Students Return to Tell El Salvador’s Story

Two Humboldt State University alumni were chosen out of 15 people to embark on a two-week delegation to organize efforts to liberate Salvadorans from the privatization of public resources.

The Committee in Solidarity with the People of El Salvador (CISPES), a Washington D.C.-based program that stands against U.S. governmental involvement with El Salvador, promotes economic and social justice for Salvadorans.

Grecia Alfaro-Ruiz, a recent HSU graduate, used her experience from the sociology program to organize efforts to liberate Salvadorans from the privatization of public resources and other social justice issues. Each delegate was either born in El Salvador but grew up in the U.S. or has direct family native to El Salvador.

“During the delegation these were all women, mujeres, who are Salvadoran and they’re all about the movement,” Alfaro-Ruiz said. “I think that was really cool because it’s all just young women trying to make a difference for their country.”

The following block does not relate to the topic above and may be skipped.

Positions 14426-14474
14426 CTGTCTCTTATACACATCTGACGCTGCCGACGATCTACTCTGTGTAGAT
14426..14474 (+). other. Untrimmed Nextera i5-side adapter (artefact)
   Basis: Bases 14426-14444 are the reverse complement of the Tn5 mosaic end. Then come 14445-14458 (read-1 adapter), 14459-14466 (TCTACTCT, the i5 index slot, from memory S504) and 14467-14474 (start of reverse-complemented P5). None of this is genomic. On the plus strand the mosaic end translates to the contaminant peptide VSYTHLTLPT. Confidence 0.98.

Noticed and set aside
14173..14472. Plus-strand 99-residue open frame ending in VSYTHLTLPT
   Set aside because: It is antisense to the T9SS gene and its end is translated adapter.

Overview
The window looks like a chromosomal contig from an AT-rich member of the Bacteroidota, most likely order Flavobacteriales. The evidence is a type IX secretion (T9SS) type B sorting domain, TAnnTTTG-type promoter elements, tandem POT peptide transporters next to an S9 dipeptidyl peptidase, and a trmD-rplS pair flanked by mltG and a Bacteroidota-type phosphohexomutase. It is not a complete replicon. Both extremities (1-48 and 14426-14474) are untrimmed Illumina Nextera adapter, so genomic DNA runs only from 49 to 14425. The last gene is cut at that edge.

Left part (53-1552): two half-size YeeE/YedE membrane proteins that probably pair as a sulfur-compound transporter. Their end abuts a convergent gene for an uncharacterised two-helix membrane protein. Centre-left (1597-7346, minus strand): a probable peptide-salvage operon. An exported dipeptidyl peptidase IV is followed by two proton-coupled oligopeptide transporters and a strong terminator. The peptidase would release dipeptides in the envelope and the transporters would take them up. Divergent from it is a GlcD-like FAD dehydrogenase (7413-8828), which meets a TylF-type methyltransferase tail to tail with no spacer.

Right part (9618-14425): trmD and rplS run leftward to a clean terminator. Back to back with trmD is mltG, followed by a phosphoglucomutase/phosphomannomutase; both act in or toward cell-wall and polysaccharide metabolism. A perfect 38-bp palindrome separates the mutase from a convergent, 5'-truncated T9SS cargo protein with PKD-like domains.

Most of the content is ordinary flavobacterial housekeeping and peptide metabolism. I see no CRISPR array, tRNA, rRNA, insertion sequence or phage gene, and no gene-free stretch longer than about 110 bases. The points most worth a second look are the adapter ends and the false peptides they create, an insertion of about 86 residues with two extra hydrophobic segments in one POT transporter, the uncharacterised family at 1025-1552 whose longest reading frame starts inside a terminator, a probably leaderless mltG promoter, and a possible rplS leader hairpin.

According to Alfaro-Ruiz, the delegates met with people fighting for LGBTQ rights and women’s rights, Marxist economists, labor movement organizers and water defenders.

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CISPES delegates Eric Ayala, Mellissa Linton-Villafranco, and Grecia Alfaro-Ruiz (left to right) pose for a photo at Humboldt State University’s Nelson Hall East on Oct. 5 after sharing their stories from their experience El Salvador with the community. Photo courtesy of Grecia Alfaro-Ruiz

Eric Ayala, a recent HSU graduate who was also chosen for the delegation, traveled from Los Angeles to partner with Alfaro-Ruiz for a report to the community, which took place on campus in Founders Hall on Oct. 5.

The main focus of the report was the privatization of water by the right-wing party in El Salvador. According to the delegates, the oligarchy—the richest families in the nation—controls the government and have rationed small amounts of water for poor citizens available at seemingly random times.

“Basically what that means is that the poorest people, indigenous folks, the people that are most marginalized in El Salvador, are going to be affected by the privatization of water because they don’t have the means to pay for something like water,” Alfaro-Ruiz said.

The story Ayala and Alfaro-Ruiz shared with the HSU community is one of few that put the spotlight on El Salvador.

“I think it’s important to recognize that my people are resilient,” Alfaro-Ruiz said. “They’re out there fighting.”

 

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